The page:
“We have a flexible cadre system that cannot accept regulations on the number of people hired at any level. Specifications such as 10% of the total faculty has to be hired at the level of ‘assistant professors on contract’, only 40% of professors with six years of experience at that level can advance to the next academic grade pay (AGP), etc. go against this spirit and cannot be accepted,” AIIITFF said in a statement. “How is it about money?” one faculty member asked. But one IIT director said, “There is no way that autonomy of IITs can be affected by the government order. Every professor in IIT has enough independence.” It is also pointed out that the faculty bypassed the directors and directly approached HRD minister Kapil Sibal.

AIIITFF has also pointed out that there is an open selection policy for all advancements in career, wherein the candidates are judged on academic criteria like teaching effectiveness, sponsored/consultancy projects undertaken, masters and PhD thesis guidance, research publications and corporate responsibilities. “Those who meet the criteria advance to the next level.” There is no space for defining in advance limits to how many people can be promoted, AIIITFF said.

In a somewhat related development, the Board of Indian Institute of Management, Ahmedabad will meet on September 25 to take a decision on the implementation of a new government order on pay structure that has been opposed by the faculty members, sources said. The IIM-A faculty council during its meeting held on Saturday had opposed the government order on pay revision and asked IIM-A director Samir Barua to delay its implementation by a month.

Source: The Times of India

Students to pay more for B-schools using CAT score

The Indian Institutes of Management (IIMs) are laughing all the way to the bank. After hiking tuition fee for two years in a row, the premier management institutes have escalated fees for hundreds of other B-schools that use CAT (Common Admission Test) scores for admitting students. Officials of these other institutes feel the additional bill, charged to close to 150 institutes that admit students on the basis of the CAT, will eventually be passed on to applicants.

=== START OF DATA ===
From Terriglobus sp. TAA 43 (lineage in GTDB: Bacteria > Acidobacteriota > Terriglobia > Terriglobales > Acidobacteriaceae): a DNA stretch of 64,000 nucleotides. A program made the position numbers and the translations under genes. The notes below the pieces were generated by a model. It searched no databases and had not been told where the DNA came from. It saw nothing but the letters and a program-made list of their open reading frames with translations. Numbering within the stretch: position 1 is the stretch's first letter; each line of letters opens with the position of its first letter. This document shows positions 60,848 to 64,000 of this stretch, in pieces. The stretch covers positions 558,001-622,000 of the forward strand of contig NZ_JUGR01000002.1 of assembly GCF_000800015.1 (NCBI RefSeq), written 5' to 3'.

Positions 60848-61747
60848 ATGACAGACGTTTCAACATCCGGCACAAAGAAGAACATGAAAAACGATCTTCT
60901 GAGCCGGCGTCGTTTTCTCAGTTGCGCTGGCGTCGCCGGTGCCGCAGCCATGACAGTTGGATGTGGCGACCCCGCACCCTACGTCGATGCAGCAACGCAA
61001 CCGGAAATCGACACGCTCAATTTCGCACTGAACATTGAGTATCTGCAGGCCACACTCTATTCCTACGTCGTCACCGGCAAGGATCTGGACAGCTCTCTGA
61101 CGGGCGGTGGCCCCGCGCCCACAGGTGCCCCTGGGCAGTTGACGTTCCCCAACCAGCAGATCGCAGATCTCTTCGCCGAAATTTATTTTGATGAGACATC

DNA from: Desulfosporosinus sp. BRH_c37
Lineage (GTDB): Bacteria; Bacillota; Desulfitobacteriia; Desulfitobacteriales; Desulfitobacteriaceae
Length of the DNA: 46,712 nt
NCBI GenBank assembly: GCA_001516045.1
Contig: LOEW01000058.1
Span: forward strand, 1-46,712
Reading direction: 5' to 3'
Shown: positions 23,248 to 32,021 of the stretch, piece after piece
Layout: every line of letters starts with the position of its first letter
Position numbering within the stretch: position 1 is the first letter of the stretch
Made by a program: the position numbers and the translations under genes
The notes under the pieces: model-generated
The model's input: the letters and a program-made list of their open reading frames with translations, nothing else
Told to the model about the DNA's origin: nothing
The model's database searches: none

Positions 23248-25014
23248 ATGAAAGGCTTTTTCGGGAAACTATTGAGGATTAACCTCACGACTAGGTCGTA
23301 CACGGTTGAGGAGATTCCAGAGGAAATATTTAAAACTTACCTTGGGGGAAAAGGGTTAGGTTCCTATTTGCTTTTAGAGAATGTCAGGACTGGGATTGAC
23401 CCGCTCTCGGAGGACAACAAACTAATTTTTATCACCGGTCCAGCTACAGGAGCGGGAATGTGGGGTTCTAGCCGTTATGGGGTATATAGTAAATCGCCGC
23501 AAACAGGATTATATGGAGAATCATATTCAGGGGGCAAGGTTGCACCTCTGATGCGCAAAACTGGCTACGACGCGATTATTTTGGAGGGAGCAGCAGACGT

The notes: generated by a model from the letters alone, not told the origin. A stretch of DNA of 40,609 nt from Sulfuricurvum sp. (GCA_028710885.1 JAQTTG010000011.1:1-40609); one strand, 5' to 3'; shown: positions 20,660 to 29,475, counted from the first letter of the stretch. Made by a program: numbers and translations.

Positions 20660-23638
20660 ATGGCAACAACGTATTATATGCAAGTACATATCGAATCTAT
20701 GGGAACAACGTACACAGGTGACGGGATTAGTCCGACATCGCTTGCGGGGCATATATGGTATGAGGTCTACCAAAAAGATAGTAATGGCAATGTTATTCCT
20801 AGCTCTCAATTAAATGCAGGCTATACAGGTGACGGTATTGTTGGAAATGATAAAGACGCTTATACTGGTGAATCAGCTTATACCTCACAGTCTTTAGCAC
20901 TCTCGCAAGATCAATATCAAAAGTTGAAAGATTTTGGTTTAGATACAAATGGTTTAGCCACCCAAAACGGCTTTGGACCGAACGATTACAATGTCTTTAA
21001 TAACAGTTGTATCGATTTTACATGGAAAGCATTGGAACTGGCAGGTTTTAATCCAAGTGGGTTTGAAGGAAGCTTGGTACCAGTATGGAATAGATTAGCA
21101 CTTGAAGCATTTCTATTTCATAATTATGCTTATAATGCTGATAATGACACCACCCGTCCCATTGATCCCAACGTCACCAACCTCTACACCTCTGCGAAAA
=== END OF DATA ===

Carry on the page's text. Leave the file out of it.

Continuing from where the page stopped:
Close to 150 B-schools have signed an MoU with the IIMs to use CAT scores to admit students this year and, so for IIMs, B-school admissions are big business. Registration charges have been hiked from Rs. 75,000 to Rs. 200,000 for every B-schools that wishes to take its students on the basis of CAT scores. This translates to an earning of Rs. 3 crore (Rs. 30 million) for the IIMs but, over and above this, IIMs will also pocket Rs. 200 for letting out individual scorecards (up from Rs. 150 charged earlier).

CAT’s popularity has gone up after the HRD ministry listed it as one of the five entrance tests to determine B-school admissions (the others are XAT, ATMA, MAT and state CETs); most top-ranked B-schools now have CAT as the base test for admitting students. Departments of several universities, like the Osmania University, the University of Lucknow, the Punjab Agricultural University, the Banaras Hindu University, the Rajasthan Agricultural University and the University of Hyderabad, accept CAT scores. Some non-business management schools, like the University of Petroleum and Energy Studies, National Power Training Institute and National Insurance Academy, also swear by the CAT. So CAT has been IIMs’ golden goose. An RTI response revealed that the IIMs raked in Rs 28.36 crore (Rs. 283.6 million) in 2007-08, up from Rs. 24.16 crore the previous year, from CAT.